2023 is here, but anyone in the sports & outdoor market knows that making predictions for the coming year is tricky. Few in 2019 saw a pandemic coming—and the supply shocks that ensued took a heavy toll on everyone. But using the lessons of the past few years can help guide sports & outdoor brands through the uncertainty of the coming year. Recently, a roundtable at Shop Eat Surf highlighted some trends to watch.
Soft Sales Due to Economic Circumstances
There’s no getting around it: inflation hurts everyone. Inflation averaged about 8% in 2022, putting stress on the wallet of anyone walking into a sports & outdoor store. Though there are signs of slowing (CPI increases fell to 6.5% in the most recent data), a potential recession also looms. This means many brands can expect light sales in comparison to previous years.
Brands can adapt by keeping a tight lid on costs. For example, working with suppliers for better rates can help secure a broader margin for error in inventory. At this stage, it can be better to sell out of an item than to undersell on them, hold large amounts of inventory, and face the prospect of never getting that money back.
Expect the Unexpected
The key word here: agility. And not the kind that’s great on a soccer pitch. The time between 2020-2022 revealed the importance of rapid adaptation to supply chain disruptions, unexpected events like a global pandemic, and evolving consumer needs. Sports and outdoor trends can change over time, but recent years have shown just how quickly those trends can redefine the market. In 2023 and beyond, it’s the agile companies who will survive.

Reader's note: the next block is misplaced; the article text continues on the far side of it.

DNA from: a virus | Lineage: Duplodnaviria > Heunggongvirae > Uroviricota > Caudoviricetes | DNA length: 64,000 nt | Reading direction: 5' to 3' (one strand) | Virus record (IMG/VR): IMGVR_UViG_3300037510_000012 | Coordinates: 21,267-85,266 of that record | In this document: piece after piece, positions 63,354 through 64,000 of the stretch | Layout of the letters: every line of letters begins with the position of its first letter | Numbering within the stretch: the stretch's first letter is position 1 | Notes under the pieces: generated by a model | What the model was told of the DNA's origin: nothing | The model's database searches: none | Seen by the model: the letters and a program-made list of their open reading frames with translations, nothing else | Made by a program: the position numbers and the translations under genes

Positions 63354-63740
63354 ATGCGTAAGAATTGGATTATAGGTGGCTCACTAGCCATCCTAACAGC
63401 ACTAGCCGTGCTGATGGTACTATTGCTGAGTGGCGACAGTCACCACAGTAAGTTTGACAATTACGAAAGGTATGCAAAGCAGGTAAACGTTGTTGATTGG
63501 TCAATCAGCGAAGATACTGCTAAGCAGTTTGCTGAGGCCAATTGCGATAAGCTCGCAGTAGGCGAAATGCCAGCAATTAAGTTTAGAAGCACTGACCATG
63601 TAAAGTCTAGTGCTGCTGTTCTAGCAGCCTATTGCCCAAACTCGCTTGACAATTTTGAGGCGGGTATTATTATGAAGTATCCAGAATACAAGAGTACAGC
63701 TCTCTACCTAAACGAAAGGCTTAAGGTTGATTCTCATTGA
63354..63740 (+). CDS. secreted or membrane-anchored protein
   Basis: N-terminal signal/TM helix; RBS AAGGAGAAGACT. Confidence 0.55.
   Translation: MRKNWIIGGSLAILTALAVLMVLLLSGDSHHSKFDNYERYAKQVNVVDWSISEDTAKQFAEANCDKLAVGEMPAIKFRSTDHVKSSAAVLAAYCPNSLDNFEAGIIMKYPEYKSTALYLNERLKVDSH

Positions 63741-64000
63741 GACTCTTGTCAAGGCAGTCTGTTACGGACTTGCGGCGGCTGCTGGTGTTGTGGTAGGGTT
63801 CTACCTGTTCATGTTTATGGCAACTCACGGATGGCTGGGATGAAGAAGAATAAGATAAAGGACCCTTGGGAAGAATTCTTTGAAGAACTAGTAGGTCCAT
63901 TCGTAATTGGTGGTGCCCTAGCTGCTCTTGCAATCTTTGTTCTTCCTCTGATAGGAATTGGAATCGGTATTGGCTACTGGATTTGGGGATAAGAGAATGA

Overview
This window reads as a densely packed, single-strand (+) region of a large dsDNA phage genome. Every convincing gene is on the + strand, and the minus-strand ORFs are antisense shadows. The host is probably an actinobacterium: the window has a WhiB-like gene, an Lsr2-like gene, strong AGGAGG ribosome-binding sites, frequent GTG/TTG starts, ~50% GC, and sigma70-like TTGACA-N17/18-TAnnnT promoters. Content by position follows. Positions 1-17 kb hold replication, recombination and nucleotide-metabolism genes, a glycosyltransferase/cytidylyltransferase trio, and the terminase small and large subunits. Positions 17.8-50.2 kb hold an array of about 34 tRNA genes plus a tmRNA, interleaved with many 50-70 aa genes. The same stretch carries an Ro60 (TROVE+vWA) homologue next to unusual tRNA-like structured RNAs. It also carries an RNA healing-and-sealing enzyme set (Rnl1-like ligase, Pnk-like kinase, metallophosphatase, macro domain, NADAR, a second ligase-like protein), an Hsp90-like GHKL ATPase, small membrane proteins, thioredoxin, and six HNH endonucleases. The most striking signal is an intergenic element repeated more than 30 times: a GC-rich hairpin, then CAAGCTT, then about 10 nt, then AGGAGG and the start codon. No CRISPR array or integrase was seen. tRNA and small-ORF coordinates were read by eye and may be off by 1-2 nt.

A Bird’s-Eye Reexamination of Your Business
Derek O’Neill, President of Stokehouse Europe, recommends finding business clarity by going back to the beginning. What started your passion for this business? And what aspects of your business drive your greatest successes?
“Sometimes, you need to reexamine why you are in business and you have to review all parts of what you need to do to keep your business strong,” said O’Neill. That’s not just examining your sales, either. O’Neill says his business plans to invest in its supplier partnerships in the hope of building long-term relationships and steady business. Just as important as agility, a bird’s-eye overview of what keeps your business working will help steady your strategy and build a sports business with staying power.
Staying True to Your Brand to Boost Customer Loyalty
The average customer belongs to over 16 loyalty programs. But statistics also suggest they only use less than half of these, which hits on a key point: loyalty doesn’t always come from a buy-one-get-one-free card.
Today’s consumers are concerned about brand values, not just in the sports & outdoors sector. Brands in 2023 will need to commit to their brand’s story, focus on what won them their most loyal customers, and double down on the messaging that makes their brand stand out.
Will Product Quality Trump Inflation Concerns?
Inflation has a way of making consumers more quality-conscious than ever. If they’re going to spend what money they have in industries like sports and outdoor activities, they want to make sure that what they’re buying will stand the test of time. Shoes that fall apart, soccer balls that peel early, pads that divot without offering much protection—it only takes one or two of these experiences before a customer starts looking elsewhere for that quality.